Yesterday, I finished my first crazy quilted piece which features photos of my dad's mother. I had recently discovered the top two photos in an envelope at the bottom of a wooden chest. I don't recall having ever seen them before. The middle photo was a daguerrotype. Though it was somewhat faded, I was able to work with the image and then print them on fabric. I used two different brands of photo transfer sheets, but unfortunately, I didn't keep track of which one I preferred. I'll be sure to do that next time I print photos onto fabric.
My grandmother, the daughter of a Civil War veteran, was born in 1872. She and my grandfather had four daughter and my dad. All of them are now gone, but I know my aunts would have loved seeing this piece since they were all very skilled in the needle arts. I have beautiful embroided tablecloths and napkins, crochet doilies and antimacassars*, etc. that they made. Notice the multi-colored pink, cream, and aqua piece of tatting on the right side of the block. It was done by one of my aunts many, many years ago. The piece was just long enough to allow me to incorporate a small section in each of the three blocks. I purposely chose the similarly colored piece of batik to blend with this tatting.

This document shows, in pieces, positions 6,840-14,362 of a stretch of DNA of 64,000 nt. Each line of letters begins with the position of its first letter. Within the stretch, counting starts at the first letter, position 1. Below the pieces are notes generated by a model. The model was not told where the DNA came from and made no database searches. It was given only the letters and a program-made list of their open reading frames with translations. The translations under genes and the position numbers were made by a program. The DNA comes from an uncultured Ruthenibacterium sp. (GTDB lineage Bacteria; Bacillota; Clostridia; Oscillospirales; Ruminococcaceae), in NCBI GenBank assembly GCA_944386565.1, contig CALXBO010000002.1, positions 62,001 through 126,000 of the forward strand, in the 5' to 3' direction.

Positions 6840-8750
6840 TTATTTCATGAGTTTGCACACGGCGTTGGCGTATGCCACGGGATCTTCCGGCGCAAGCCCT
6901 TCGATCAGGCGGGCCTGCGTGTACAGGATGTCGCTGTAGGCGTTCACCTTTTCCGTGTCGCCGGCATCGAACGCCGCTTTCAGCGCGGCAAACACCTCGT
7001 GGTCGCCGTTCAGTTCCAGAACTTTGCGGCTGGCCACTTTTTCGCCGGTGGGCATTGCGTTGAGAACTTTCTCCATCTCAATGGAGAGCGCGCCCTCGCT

I enjoyed working on my first crazy quilt piece and already have plans for two more pieces.
*** In case you were wondering, an "antimacassar" was a piece of cloth or crochet which was placed on furniture to protect the furniture from hair oils. "Macassar" was a type of oil used in years past by men to flatten down and make their hair shiny.
*** Some of the trims were purchased, but the embroidery stitches and beading were all done by hand.